Movie Review: Friends With Kids
Pros:A stellar cast and some great set pieces.
Cons:It's just not as funny as it thinks it is.
With a line-up of some of the hottest talent in Hollywood at the moment, this should have been a great movie. And it’s not.
Julie (Jennifer Westfeldt) and Jason (Adam Scott) have been friends since college days; they’ve never dated, but have fallen into the roles of an established couple, forming a twosome at dinner parties and phoning each other late at night, often while their current partner snores beside them. They watch their married friends have children and slowly become consumed with the grind of family life, while their romantic relationships crumble around them. Julie and Jason both want kids themselves, but don’t want the marital death sentence that seems to come along with them. What are they to do? Well, naturally, they decide to have a baby, share the parenting, and remain free to pursue romantic relationships with third parties without the complications and resentments of co-parenting. They’ll just be Friends, With a Kid.
Ok, so it’s a stupid idea, but on such crazy schemes are great rom-coms built, and the plot isn’t the problem with Friends With Kids. The problem is that it’s much less funny than it’s aiming to be. The script (by Jennifer Westfeldt, who also directs) feels lazy at times, and is filled with off-colour jokes designed to show how comfortable Jason and Julie are with each other. Now, as huge fans of anything coming from the Judd Apatow stable, we appreciate a good dirty joke as much as the next guy – but it has to be funny. Crudity without humour is just painful to listen to, and after you’ve heard Jason’s sixth ‘big vagina’ joke in the space of twenty minutes, you’ll want to beat him over the head with your shoe. If you haven’t already done just that for the way he constantly addresses Julie as ‘Doll’.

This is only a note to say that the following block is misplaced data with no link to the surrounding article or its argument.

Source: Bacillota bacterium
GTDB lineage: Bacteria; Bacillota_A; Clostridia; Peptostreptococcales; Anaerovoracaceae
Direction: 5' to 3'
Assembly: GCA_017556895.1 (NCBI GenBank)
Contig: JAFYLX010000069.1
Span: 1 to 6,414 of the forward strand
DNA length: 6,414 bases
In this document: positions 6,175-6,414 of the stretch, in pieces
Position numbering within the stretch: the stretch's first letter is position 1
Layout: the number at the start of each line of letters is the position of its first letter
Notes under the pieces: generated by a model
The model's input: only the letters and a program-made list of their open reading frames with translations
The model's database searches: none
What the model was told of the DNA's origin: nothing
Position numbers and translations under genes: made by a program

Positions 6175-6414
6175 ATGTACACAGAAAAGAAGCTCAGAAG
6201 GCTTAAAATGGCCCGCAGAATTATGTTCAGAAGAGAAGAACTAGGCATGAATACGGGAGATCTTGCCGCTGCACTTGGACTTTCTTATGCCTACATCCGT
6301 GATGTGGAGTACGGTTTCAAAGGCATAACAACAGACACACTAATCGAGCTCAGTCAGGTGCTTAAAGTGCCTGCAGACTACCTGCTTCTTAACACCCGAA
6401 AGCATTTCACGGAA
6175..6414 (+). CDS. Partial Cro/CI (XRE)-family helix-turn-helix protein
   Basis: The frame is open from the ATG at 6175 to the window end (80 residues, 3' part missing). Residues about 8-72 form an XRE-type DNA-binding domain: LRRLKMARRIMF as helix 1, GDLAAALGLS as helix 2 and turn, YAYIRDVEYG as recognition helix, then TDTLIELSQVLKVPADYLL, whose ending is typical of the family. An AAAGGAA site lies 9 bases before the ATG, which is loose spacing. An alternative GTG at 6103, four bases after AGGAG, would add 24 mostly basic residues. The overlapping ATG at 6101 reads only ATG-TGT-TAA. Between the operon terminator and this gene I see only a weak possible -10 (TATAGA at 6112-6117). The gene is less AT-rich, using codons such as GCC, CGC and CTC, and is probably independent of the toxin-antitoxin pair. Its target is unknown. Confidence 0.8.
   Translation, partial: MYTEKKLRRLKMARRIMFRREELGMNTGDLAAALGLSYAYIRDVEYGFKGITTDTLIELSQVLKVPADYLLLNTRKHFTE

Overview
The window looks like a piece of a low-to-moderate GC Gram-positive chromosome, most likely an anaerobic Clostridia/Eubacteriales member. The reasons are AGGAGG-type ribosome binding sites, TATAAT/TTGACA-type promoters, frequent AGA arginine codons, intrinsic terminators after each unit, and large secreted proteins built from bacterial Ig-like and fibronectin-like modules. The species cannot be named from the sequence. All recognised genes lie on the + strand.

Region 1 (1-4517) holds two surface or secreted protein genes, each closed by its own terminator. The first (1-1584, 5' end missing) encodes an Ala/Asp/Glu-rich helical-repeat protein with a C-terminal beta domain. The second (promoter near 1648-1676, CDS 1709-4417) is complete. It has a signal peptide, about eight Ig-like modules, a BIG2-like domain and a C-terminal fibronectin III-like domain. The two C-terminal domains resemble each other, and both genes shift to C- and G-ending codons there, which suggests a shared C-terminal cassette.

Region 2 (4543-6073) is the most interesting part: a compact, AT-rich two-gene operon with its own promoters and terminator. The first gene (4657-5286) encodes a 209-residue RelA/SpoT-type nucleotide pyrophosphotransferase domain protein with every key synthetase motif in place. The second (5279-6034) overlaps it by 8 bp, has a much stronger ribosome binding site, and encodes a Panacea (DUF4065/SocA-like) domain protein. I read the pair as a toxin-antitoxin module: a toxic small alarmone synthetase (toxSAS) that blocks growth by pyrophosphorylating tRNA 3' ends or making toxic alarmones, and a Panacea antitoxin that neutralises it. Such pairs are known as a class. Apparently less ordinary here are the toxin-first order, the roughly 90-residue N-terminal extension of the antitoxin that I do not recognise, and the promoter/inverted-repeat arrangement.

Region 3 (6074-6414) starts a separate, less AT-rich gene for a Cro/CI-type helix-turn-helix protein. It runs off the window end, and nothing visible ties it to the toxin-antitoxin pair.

Indeed, Adam Scott is, unfortunately, one of the major let-downs of this film; we say ‘unfortunately’ because, as any fan of the hugely-underrated Parks and Recreation knows, Scott is a fantastic actor and one of the most appealing faces on TV. But this role as the eternal player who can’t see the swell gal standing right in front of him just doesn’t sit well, and he’s let down by a script that paints him as such a slimy piece of work that it’s hard to believe Julie would ever want to procreate with him. There’s a horribly awkward scene where he meets Megan Fox’s free-spirited dancer in a park and tries to pick her up – but it’s unclear whether the horrible awkwardness was what the author intended, or just an unfortunate by-product of the weak writing.
Westfeldt relies on tired tropes to depict Jason and Julie’s platonic buddiness, and show us how much in tune they are; they regularly phone each other to play the “How Would You Rather Die?” game, yet when Julie tries this hilarious time-killer with new boyfriend Kurt (Edward Burns), he Just. Doesn’t. Get. It. Could it be he’s not the man for her? Unfortunately, we’ve seen all this before, in everything from Dawson’s Creek to Wedding Crashers, and it just feels old.
It’s not all bad. Jon Hamm does a delicious turn as the nasty bastard of the group (though one wonders if he risks becoming typecast), Kristen Wiig proves she has more strings to her bow than just comedy, and Maya Rudolph and Chris O’Dowd are dependably appealing as the harried parents Jason and Julie don’t want to turn into. Megan Fox looks like she’s wandered into the chaperones’ room at a teenage party (but that’s kind of the point), while Edward Burns is convincing as the decent guy who may be the answer to Julie’s prayers. And there are a couple of great ensemble scenes, mainly set around dinner parties, with Hamm stealing the show at one particularly excruciating meal while the group are on a ski-trip together.
This isn’t a terrible movie, not at all. But it could have been a great one – if only someone had given this brilliantly-talented troupe of comedic actors better material to work with.